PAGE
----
There is something so ethereal about eating fruit in the sun. Strawberries specifically, in my opinion, but it doesn’t really matter which fruit. I have the biggest—and I cannot emphasize this enough—soft spot for eating fruit in the sun.
It recharges my soul. I feel whole, filled with love and warmth—not too far from the feeling of hugging someone you love after not having seen them for a while.
Perhaps some of the joy I derive from eating fruit in the sun is because of our species’ relationship with eating outside. For most of our time on this earth, we ate our food that we gathered ourselves in the outdoors. From an evolutionary perspective, our bodies relax and are able to focus in nature.
This connection extends to a time even more recent than the Stone Age—early in our own timelines. There is a certain nostalgia, at least in my experience, associated with eating outside. Eating outside is usually associated with some celebration or other special event, and we would therefore eat with a certain level of excitement at these events. In my family, eating outside reminds me of summer barbecues at my grandparents house, romping around in the woods and then coming back to eat hamburgers. At all of my birthday parties growing up, my parents would entertain the family on our deck. These memories are invaluable to me and definitely contribute to my perception of food outside, even though I mostly ate cheese-doodles at these events anyways.
These evolutionary and personal memories of being outside evoke a sense of attachment to the outdoors. This sensation of feeling more alive in nature is actually named. It’s called biophilia, and theorizes that humans have an intrinsic desire to connect with and be in nature. So perhaps connecting with our original purpose as a human is contributing to my obsession with the fruit-and-sun combo.
I didn’t think that this was the only answer though. And I was correct.
Psychologists have looked into this phenomenon—not into my specific love for eating fruit in the sun, but more broadly on the topic of how our environment can affect our senses and mood. Positive moods are associated with positive environments like nature and natural light. So, when we’re in a good mood, the general conclusion is that the food itself tastes better outside. This could possibly be explained by the connection between taste and smell. With the exception of allergies, fresh air reduces congestion and therefore enables us to taste more acutely because of an unimpeded sense of smell. Our improved smelling abilities outdoors become very important when you consider how we taste things. How something tastes isn’t solely defined by sensations on our tongues—its smell and textures also contribute greatly to how we think it tastes. Indoor air does not allow for the same effect, as it is typically stale with higher levels of humidity.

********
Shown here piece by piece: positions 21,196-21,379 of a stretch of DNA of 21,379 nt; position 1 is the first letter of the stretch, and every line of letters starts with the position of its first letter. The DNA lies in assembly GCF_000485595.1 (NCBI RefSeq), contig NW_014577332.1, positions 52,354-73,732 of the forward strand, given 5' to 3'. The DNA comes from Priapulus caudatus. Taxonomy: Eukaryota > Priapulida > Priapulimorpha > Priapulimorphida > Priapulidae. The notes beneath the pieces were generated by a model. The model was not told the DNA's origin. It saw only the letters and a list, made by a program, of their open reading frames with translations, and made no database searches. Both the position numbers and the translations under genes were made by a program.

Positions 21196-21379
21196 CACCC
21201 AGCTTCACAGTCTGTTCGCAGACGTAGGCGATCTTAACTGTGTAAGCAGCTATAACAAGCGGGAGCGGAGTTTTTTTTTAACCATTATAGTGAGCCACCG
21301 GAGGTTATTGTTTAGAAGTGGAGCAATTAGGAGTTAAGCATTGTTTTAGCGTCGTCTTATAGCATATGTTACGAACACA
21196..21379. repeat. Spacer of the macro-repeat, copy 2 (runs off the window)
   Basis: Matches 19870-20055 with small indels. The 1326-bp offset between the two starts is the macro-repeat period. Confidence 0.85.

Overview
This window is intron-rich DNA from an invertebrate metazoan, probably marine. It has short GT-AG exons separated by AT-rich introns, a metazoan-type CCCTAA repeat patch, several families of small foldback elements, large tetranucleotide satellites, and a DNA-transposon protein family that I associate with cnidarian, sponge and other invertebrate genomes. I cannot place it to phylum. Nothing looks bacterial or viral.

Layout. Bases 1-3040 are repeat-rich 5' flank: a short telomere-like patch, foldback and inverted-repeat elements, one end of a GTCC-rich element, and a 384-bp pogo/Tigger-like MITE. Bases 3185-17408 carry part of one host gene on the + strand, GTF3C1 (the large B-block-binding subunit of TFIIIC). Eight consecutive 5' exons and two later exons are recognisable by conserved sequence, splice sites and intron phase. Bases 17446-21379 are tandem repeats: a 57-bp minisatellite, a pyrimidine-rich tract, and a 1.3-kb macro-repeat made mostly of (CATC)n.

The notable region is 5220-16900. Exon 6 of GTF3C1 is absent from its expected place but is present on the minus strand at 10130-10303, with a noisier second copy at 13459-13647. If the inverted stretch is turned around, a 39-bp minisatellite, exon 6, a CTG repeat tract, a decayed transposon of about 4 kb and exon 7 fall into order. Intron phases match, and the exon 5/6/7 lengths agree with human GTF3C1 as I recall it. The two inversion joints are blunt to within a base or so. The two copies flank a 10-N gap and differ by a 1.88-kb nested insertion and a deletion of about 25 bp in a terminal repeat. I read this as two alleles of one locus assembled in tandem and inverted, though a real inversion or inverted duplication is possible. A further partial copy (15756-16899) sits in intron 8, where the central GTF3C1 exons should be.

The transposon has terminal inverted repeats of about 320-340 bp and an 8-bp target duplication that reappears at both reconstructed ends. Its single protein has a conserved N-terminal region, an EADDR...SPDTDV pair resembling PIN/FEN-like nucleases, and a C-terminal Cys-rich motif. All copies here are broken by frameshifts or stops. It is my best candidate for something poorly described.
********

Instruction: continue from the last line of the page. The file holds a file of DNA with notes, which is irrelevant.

The fresh air also has an effect on your brain, which affects the way you process taste and all of its associated components. Outdoor air lowers your stress hormones and blood pressure, which allows you to focus fully on the taste of the food and enjoy it more than if you were inside.
Further, nature allows for us to fully slow down at the same time that it engages all of our senses. With all of our senses being put to use, we are able to eat mindfully and take our time to process what we are eating, rather than rushing through the meal to get to our next task. This allows for us to have a more complete relationship with the food that we are eating. We can feel the texture of the food and fully smell and taste it, giving us a multi-sensorial experience unlike when we eat our food inside.
The benefits of being outside in general likely also contribute to the better tasting food. When you are outside, vitamin D levels boost, anxiety decreases, and most people report an increase in happiness as well.
Notably, these effects continue to enhance health even after the meal is complete. Eating outside exposes you to more sunlight, which helps to regulate our ever-important circadian rhythm, which favors eating during the day and not the night. Being more in tune with these internal clocks, better known as our circadian rhythm, improves sleep as it is responsible for the production of melatonin, also known as the sleep hormone. That alone should be enough motivation to at least try to eat a few meals a week outside. This will be increasingly easier as the weather warms, and most students are flocking to the quads or the tables outside Lower to eat a meal and catch up with friends.
Unfortunately, despite all of the benefits of eating outside or being outside in general, the EPA still estimates that Americans spend about 90 percent of their time inside. It follows, then, that most people eat their meals inside as well. And often, we eat our meals alone. Eating outside provides a perfect remedy for this, though—what could be better than combining the benefits of socializing with those of eating and being outside?
The only thing that I could even argue would be better is eating fruit in the sun (recall from my obsession from the beginning).
All that being said, I sincerely hope you try eating outside. I love it, and would be so happy if you discover that you do too.
Featured Graphic by Liz Schwab/ Heights Editor